The Slowcook at Spydog Farm The Slowcook at Spydog Farm

Clover in Bloom

June 9th, 2014 · No Comments · Posted in farming


These are high times on the farm. The grass is up to my thighs. The clover is blooming. And the livestock are grazing their fill.

One question hangs over all: Will there be enough grass in the pasture to see us through the dry times this summer?

My day begins around 5 when I try to sit down and write something in this blog. If you’ve noticed my entries getting shorter, it’s because chores beckon. For the next couple of days, we still have 50 laying chicks in the brooder who need food and water to start the day. Then it’s out to move the chicken tractors. We now have two, each with 25 Freedom Ranger broilers. I clean and refill the waterer, trot to the tool shed to fill a bucket with feed. I use a hand truck to drag the tractors into fresh grass.

Next, I walk fresh feed out to the laying hens in the orchard and open the door to their coop so they can start their day. The two female goats–Dolly and Tanner–each get a bucket with a handful of grain and some mineral supplement. I stand holding the buckets for them behind the portable electric fencing. Feeding them by hand takes a few minutes–otherwise they’d be fighting over the grain. I don’t mind standing still for them and just listening to them nibble.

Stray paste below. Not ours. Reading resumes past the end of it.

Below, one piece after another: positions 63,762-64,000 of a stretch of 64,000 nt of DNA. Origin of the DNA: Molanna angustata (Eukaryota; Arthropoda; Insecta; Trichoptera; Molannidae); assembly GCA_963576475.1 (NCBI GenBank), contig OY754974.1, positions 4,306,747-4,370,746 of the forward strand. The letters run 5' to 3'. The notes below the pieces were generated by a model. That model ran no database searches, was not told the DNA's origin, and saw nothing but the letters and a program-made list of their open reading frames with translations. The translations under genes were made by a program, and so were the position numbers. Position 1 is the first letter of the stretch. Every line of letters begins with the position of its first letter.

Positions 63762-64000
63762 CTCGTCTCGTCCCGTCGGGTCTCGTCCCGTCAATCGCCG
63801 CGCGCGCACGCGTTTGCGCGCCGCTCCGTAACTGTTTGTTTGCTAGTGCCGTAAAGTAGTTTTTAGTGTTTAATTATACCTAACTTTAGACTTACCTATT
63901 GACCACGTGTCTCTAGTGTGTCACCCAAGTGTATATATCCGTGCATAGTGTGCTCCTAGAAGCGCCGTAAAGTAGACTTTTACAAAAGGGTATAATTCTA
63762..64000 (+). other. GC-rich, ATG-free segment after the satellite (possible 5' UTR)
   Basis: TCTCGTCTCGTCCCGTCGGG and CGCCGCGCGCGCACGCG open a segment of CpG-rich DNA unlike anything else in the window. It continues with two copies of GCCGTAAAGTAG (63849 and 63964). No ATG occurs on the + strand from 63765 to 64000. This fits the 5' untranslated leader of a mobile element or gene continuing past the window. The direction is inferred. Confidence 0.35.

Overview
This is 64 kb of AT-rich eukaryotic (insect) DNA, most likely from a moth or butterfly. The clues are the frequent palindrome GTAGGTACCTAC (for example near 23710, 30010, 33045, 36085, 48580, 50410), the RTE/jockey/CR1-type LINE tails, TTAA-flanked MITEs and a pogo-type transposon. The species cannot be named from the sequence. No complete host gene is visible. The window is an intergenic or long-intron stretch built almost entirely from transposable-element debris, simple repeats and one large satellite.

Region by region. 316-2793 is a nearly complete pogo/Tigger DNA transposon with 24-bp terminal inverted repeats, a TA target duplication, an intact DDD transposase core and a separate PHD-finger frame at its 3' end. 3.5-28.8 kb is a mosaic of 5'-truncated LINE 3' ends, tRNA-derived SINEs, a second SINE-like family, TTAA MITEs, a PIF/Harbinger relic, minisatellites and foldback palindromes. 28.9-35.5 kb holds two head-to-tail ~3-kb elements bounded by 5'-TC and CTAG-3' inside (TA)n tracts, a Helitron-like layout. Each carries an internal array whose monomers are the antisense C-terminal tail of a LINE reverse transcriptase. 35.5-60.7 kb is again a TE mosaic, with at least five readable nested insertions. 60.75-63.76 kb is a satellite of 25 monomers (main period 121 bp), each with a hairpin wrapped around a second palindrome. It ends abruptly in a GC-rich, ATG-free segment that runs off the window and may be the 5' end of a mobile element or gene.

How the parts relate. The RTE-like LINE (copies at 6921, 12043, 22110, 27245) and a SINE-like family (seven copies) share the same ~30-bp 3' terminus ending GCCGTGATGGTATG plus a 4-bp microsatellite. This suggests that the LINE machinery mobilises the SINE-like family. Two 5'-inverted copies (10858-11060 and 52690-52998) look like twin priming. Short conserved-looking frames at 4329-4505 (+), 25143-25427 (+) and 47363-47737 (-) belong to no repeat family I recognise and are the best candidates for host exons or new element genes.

With the sheep, the boy goat and the Jersey heifer all grazing the upper pasture, I use the tractor to drive breakfast to them. First I move them to a fresh patch of grass, playing hop-scotch with lengths of electric netting. Emily still gets about 1 1/2 pounds of grain morning and evening. We hope to breed her soon, and I want to make sure she’s in good condition. Tigger, the goat buckling, also gets a handful of heifer mix with some minerals from a bucket. I then offer a bowl of mineral mix to the sheep. I’d leave it with them, but they just tip the bowl over and that’s mineral mix wasted. Someday when we have a few extra bucks I’ll solve that problem.

Now it’s back to the house for breakfast, check the weather on the computer, and maybe rest a bit before starting on projects. Currently I’m building another chicken tractor–a big cage four feet wide and eight feet long–to house the new Rhode Island Reds until they’re old enough to join the flock already established. These are the replacements for those layers that we lost to the fox families back in April. We have another 25 or so Americauna layers destined for the coup I built last year in our failed attempt to house Guinea hens. Remembers those? They never returned to the coop and we never saw them again.

That’s my morning. Afternoon chores are very much the same, with lots of checking on animals in between, collecting eggs and whatnot. It keeps me very busy and the time just flies. Look, we’re into June already. Hard to believe.

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